The ‘Polycronic’ Effects of Management by Objectives - a System Theoretical Approach

Niels Thyge Thygesen

Abstract


This article expands the hypothesis proposed by Peter F. Drücker and Dirk Baecker, that is, how the evolution of computer communication manifests and presses ahead the detemporization and poly-contextuality of information and therefore is said to be the driver for an unmanageable complexity within modern organizations. In order to do so, the article uses an illustrative case of Management by Objectives as it appears within the governmental programmes in Denmark associated with New Public Management. This case shows how this technology enables the production of a diversity of antagonistic images of the organization relative to its environment (polycontextuality) and in particular how these effects emerge due to different timebindings within organizations (organized temporality).  As such the hypothesis is expanded in three ways: first of all, the hypothesis is expanded as polycontextuality is comprehended within the temporal dimension, that is, as the differences between timebindings. Second of all, the article renders probable these identity-problems of modern organizations but due to another technology which mediates communication: Management by Objectives. Thus, identity problems should be associated with other media of communication too, than the one of the computer communication. Third of all, the implications of identity problems of modern organizations are often associated with the impossibility of management or with a need for more complex ways of managing. The article is an attempt to specify this approach suggesting 2. order management as a matter of observing the observations enabled by management technologies. To these ends the article draws upon Luhmann´s system theory in order to direct attention to these organizational identity problems. This contribution is not conclusive. It is an attempt to expand a strong hypothesis in the need of further investigation.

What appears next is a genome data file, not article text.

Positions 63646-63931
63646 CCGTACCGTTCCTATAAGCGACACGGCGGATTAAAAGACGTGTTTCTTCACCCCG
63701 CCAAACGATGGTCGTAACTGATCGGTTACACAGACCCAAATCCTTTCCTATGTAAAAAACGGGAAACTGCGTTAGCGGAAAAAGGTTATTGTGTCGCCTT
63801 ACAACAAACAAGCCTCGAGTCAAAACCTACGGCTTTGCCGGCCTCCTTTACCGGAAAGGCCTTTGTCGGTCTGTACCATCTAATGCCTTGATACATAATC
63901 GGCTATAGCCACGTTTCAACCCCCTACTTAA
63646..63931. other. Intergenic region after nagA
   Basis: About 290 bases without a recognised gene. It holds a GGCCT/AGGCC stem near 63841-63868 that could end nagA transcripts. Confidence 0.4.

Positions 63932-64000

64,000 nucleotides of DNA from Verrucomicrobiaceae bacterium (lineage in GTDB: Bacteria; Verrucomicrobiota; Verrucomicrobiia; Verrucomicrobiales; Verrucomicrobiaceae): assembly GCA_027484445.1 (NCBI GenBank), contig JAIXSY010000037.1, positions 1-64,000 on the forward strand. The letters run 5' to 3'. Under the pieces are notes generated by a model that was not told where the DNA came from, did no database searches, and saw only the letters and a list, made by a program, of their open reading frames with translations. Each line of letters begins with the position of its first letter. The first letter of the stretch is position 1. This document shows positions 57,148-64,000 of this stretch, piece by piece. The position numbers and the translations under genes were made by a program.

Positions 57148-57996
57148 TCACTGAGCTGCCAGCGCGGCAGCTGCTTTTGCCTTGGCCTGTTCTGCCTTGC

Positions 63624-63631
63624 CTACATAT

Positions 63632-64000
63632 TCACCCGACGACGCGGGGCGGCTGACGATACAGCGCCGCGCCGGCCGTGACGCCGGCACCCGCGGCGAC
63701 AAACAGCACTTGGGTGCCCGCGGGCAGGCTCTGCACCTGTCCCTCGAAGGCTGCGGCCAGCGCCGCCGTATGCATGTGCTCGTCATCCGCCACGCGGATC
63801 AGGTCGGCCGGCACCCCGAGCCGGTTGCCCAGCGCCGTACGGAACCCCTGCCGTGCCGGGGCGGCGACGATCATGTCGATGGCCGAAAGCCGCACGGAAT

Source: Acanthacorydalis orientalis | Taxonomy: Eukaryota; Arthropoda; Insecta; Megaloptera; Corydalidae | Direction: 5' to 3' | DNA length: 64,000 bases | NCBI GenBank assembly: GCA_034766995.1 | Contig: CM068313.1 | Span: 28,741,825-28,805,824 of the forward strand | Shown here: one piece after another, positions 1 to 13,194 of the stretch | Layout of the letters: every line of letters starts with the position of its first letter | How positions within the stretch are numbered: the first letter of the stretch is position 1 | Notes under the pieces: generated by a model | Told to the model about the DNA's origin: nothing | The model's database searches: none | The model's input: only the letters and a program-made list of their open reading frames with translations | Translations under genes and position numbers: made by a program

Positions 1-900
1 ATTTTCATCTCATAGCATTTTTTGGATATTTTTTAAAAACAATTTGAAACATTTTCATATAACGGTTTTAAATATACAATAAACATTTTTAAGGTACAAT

Keywords


Management by Objectives; Polyphony; Polychronicity; Organizational Identity; Social Systems

Full Text:

PDF